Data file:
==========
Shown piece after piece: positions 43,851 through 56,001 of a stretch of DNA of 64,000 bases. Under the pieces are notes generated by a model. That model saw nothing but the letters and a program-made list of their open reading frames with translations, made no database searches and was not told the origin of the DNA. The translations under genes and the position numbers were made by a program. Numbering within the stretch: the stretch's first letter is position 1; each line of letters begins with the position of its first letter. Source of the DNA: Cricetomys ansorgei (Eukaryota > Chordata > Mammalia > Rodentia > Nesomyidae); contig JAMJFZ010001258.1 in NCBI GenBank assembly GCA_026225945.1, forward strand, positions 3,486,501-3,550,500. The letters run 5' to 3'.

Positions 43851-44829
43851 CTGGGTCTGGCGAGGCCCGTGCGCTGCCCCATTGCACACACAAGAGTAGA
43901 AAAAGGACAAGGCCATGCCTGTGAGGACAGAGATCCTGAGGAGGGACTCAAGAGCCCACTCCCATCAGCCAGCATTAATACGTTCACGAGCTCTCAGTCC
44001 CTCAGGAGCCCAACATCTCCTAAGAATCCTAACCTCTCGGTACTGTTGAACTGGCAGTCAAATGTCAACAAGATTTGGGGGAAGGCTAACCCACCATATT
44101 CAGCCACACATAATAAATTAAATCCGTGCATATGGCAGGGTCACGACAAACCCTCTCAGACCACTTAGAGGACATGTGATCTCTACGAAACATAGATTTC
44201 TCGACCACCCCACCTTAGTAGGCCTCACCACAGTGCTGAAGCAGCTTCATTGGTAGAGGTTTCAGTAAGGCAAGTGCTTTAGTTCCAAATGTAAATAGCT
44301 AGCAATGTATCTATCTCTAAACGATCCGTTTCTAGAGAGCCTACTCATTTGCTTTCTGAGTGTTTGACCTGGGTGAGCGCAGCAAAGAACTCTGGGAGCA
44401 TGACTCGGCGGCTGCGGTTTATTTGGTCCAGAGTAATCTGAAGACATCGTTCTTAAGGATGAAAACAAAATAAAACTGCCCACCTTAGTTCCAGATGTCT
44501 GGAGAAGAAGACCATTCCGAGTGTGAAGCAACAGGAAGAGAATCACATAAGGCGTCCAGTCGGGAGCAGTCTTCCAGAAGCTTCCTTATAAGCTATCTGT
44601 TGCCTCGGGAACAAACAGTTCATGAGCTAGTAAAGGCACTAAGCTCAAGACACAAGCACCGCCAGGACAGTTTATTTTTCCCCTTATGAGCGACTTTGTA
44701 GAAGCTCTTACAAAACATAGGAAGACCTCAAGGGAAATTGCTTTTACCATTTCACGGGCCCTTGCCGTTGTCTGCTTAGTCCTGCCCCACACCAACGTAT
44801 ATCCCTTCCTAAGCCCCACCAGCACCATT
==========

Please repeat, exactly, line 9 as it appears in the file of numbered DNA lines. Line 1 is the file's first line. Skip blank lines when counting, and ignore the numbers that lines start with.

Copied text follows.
44401 TGACTCGGCGGCTGCGGTTTATTTGGTCCAGAGTAATCTGAAGACATCGTTCTTAAGGATGAAAACAAAATAAAACTGCCCACCTTAGTTCCAGATGTCT